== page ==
Reforms in Poland

The present system of government in Poland is hardly free democratic control, although in theory Poland possesses the machinery of a democratically elected Parliament with the added refinement of proportional representation thrown in. Neither is it quite a dictatorship although in effect the position of Marshal Josef Pilsudski is such that he is able to wield dictatorial powers.

What has happened in Poland, the post-war creation, is very largely a demonstration of what happens when a ready-made constitutional garb is applied to a population lacking the experience and tradition which elsewhere have made the garb a useful and wearable article. Italy and Germany have been through the same process: both have, for a brief moment, enjoyed the fullness of democratic control and both have cheerfully discarded the liberal constitutions which they possessed, constitutions which have proved natural and workable in Great Britain and America, and which have even been acceptable (one hesitates to say “workable”) in France.

LIMITING POWERS

After the war, the new Polish State duly set out as a democratic republic; but this was supplemented by a series of checks and adjustments which limited the powers of the Sejm, the Polish Parliament. Since then, Polish history has not been such as to make for the peaceful development of democratic institutions. There has been too much in the shape of urgencies, crises and sudden dangers. The nature of the frontier adjoining the territories of Soviet Russia, Poland’s relations with her western neighbor, Germany, the perpetual irritation supplied by the Polish Corridor and Danzig, the fact that Poland’s inhabitants are, as regards thirty per cent of them, minority populations—these facts have caused Poland to take up the position of a heavily armed defensive garrison in which discipline, or something like it, toward a ruling class has become an allessential item for Poland’s continued existence; while free public criticism of affairs and officials— the very essence of democratic control—has come to be perilously near akin to national treachery. Poland, therefore, has democratic government but of a very modified kind.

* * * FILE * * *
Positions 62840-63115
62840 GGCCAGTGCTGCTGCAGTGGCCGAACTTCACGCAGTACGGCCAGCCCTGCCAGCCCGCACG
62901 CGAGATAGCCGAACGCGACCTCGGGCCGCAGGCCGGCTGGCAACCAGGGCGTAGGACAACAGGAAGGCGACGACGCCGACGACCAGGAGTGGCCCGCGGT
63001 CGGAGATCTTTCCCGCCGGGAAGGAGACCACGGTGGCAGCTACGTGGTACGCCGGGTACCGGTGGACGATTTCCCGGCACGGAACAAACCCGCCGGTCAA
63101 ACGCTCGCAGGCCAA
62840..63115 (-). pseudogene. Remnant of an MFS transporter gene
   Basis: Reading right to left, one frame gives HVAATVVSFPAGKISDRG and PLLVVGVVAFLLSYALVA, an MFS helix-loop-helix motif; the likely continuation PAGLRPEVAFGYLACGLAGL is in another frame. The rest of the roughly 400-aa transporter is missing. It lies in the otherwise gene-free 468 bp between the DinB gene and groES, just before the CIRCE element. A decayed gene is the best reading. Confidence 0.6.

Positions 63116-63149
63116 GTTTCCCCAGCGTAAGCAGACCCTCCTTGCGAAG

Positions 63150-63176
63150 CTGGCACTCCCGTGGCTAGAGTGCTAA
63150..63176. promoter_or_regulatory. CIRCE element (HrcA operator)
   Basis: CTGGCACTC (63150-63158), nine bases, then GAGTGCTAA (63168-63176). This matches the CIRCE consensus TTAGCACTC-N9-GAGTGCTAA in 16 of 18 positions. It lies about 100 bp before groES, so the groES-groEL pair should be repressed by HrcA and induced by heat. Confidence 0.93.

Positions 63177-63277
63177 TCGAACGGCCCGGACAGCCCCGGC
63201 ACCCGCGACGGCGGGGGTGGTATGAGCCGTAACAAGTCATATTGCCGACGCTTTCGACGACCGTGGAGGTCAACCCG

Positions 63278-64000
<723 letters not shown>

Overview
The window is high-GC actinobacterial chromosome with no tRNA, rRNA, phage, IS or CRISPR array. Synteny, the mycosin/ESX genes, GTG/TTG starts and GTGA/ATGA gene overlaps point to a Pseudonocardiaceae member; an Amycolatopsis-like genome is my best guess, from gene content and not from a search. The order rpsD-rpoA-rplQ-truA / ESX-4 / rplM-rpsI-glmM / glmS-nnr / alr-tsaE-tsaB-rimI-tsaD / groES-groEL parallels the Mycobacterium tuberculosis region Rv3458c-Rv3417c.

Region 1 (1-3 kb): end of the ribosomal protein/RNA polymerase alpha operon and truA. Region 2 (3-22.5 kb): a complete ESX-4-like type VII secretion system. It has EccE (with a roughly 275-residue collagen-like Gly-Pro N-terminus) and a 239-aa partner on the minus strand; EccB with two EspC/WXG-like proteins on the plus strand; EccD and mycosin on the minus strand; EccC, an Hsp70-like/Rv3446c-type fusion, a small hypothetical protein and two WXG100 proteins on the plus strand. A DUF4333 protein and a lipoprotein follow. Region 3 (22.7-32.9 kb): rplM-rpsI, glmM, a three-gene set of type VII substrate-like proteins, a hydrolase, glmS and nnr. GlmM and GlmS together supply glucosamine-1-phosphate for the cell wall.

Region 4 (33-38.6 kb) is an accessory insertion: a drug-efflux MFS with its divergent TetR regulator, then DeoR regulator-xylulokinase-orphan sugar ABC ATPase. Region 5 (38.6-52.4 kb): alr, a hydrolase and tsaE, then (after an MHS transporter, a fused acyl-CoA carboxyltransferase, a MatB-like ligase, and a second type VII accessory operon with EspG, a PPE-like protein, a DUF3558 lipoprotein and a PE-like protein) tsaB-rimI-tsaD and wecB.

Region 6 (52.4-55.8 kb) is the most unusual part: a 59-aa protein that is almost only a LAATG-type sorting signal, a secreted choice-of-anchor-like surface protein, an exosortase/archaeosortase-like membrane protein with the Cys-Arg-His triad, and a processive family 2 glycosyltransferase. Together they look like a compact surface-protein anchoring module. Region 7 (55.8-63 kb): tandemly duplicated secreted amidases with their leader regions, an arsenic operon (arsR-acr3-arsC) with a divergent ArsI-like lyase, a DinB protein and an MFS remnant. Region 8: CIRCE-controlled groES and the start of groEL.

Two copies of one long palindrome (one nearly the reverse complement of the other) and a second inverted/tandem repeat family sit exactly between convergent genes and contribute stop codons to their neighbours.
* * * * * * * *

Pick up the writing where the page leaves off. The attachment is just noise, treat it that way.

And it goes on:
In May, 1928, Marshal Pilsudski became virtual dictator of Poland, but he still retained the democratic framework. To prevent the chaos and anarchy which the swarms of political parties, their rival ambitions, and the disruptive effects of Communist infiltration were bringing upon the country, Marshal Pilsudski grouped together certain of the parties under the title of “the Non-Party Union,” with 247 seats in the Sejm. Against it are arrayed a mixed collection of small groups which, however closely they may combine, must remain a helpless minority.

NOT THE FAMILIAR TYPE

Marshal Pilsudski is, however, by no means an example of the type of dictator with which we have been made familiar elsewhere. He does not put himself forward, a dominating figure, like a Mussolini or a Hitler. Officially he is much less than the President of the Polish Republic: he is simply Minister of War and Inspector General of the Army, But with the army such a vital factor for the life of Poland, and with his own past reputation and achievements as the maker of modern Poland, his position is, in practice, quite as paramount and unassailable as that of the avowed dictators in other modern States. Yet there is no manner of constitutional dictatorship as in Italy or Germany; should he disappear from the political scene his dominating position is not constitutionally transferable to another.

This latter fact accounts for the new measure of constitutional reform now under consideration in Poland. It aims at saving a future Poland, lacking a Pilsudski, from the dangers of a naked democratic regime. The gist of the meditated reforms is to restrict the possibilities of harm inherent in the Sejm, or Polish Parliament, to reorganize the Upper House or Senate, and to increase considerably the power of the President of the Republic.

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